I see Jack IS Happy with the the non-intervention talk….

      Good look for him and Rand Paul …..

  10. I can’t help but wonder how much of the GOP opposition will occur because Obama supported it, and how much opposition will occur because they are really opposed to it. Rand Paul legitimately opposes military intervention, but I’m less sure of most others.

  11. Here in SC ,one of the most pro military pro interventionist states in the country,every member of the House delegation including Democrat Jim Clyburn, has expressed skepticism,if not outright opposition ,to intervention.

    Several of these Republicans are identified with the interventionist wing of the GOP,so likely their opposition has alot to do with simple anti Obamaism,although they have expressed reservations about the rebls too;however a couple have been expressing Rand Paul like opposition to intervention per se(see my post above).

  12. After watchingg a couple of Democratic Congressmen coming out in opposition to military intervention, and in reading Jack’s post, I am now even more comfortable that the vote will fail in the House.

    Good news!

    1. I just posted up a piece on the House and Senate doing a vote….

      As I though when Obama punted this….

      I doubt he gets a back on this….

      I’ll pose another question….

      If they like the British Parliment vote NO by small margins what does Obama do?
      Throw up his hands and take his tail between his legs and say ‘They said I can’t do anything?’

      The politics of this thing ISN’T gonna just settle down…
      The media and others ARE gonna riducule him…..

      But our friend Jack makes a good point…
      Will the outcome elevate Rand Paul BACK over Chris Christie and the interventionist’s?

      Will American President’s hide behind the ask Congress skirt?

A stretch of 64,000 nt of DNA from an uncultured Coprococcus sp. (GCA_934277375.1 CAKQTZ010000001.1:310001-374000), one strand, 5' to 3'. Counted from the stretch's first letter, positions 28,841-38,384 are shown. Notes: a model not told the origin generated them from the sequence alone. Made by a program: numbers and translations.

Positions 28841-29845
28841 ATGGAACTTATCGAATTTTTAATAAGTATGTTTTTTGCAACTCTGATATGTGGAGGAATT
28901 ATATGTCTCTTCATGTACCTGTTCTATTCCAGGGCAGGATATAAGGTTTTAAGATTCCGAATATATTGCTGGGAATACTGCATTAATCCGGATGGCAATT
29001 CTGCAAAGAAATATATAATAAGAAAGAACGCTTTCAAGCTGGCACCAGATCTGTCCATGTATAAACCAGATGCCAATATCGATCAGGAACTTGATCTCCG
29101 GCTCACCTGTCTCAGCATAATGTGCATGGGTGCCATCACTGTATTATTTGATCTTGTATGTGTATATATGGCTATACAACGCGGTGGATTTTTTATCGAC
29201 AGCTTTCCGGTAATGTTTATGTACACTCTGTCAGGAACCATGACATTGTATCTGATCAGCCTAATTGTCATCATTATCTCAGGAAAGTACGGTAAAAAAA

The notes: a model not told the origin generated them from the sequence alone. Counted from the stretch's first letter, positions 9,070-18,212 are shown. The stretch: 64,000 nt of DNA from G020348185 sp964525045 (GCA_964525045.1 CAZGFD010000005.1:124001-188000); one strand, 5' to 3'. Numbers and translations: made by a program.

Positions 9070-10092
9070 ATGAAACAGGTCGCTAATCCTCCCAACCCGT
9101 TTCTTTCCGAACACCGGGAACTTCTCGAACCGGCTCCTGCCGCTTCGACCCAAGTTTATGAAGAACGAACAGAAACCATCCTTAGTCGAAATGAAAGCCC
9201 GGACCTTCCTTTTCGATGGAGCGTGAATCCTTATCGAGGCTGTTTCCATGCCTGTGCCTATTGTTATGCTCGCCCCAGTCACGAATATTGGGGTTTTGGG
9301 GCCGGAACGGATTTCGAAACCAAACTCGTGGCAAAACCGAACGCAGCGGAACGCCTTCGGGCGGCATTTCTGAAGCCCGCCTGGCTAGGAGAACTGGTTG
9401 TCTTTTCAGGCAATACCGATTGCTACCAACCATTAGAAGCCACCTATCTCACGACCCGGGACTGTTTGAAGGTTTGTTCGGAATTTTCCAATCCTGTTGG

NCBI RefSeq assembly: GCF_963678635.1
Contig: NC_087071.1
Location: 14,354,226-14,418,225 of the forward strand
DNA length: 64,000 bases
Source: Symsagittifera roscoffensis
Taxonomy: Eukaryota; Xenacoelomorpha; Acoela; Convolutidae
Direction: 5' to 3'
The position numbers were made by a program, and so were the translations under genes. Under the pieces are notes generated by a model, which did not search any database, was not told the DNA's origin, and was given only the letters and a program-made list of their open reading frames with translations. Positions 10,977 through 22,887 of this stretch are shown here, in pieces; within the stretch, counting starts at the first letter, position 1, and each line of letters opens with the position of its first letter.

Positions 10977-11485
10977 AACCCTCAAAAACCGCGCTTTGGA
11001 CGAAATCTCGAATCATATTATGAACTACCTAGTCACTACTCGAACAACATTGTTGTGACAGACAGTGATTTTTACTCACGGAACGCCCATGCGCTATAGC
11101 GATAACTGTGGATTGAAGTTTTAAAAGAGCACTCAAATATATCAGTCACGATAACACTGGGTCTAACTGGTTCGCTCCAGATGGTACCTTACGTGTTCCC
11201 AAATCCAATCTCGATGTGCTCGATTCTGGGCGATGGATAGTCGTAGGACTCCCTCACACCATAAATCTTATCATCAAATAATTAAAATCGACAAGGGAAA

I didn’t think Obama made a good case…
      Going to Congress in my mind with Kerry hammering in the media just shows me that my President
      Got WTF ahead of himself on this…

    1. John Kerry does seem to be taking the killings and use of Chemical weapons personally….

      It’s a good look for the Admin to have someone working as a strong push while the President sits back and takes a rest after being out there on a limb by himself after Cameron got HIS beatdown….

      In addtion, It’s a good look because it does appear that President Obama had simply NOT made a good case for what he was going to do…..

      As a President we’ve been here before Obama….
      He is NOT a good salesmen for some of his moves….
      3 years after he got the Healthcare Law pasted he just now beginning to sell it….
      During the 2012 Democratic Convention he needed Bill Clinton to explian why HE should be given a second chance…

  13. Me and Rand Paul?

    What about you?

    You “said” you were opposed to intervention in Syia as recently as Friday.

    Have you “changed your mind?”

    1. I have explained several times here that President Obama did NOT give a good reason for his actions IN THIS CASE which is why he punted….
      I do NOT believe the ‘line in the sand ‘ is good enough…

      I also have said that SOMETHING should be done to stop the senseless loss of life due to gassing people…

      Every situation needs a different look….
      And the gas attack DOES change things…

  14. NO! What you “said” was that you OPPOSED intervention in Syria.THATS WHAT YOU SAID!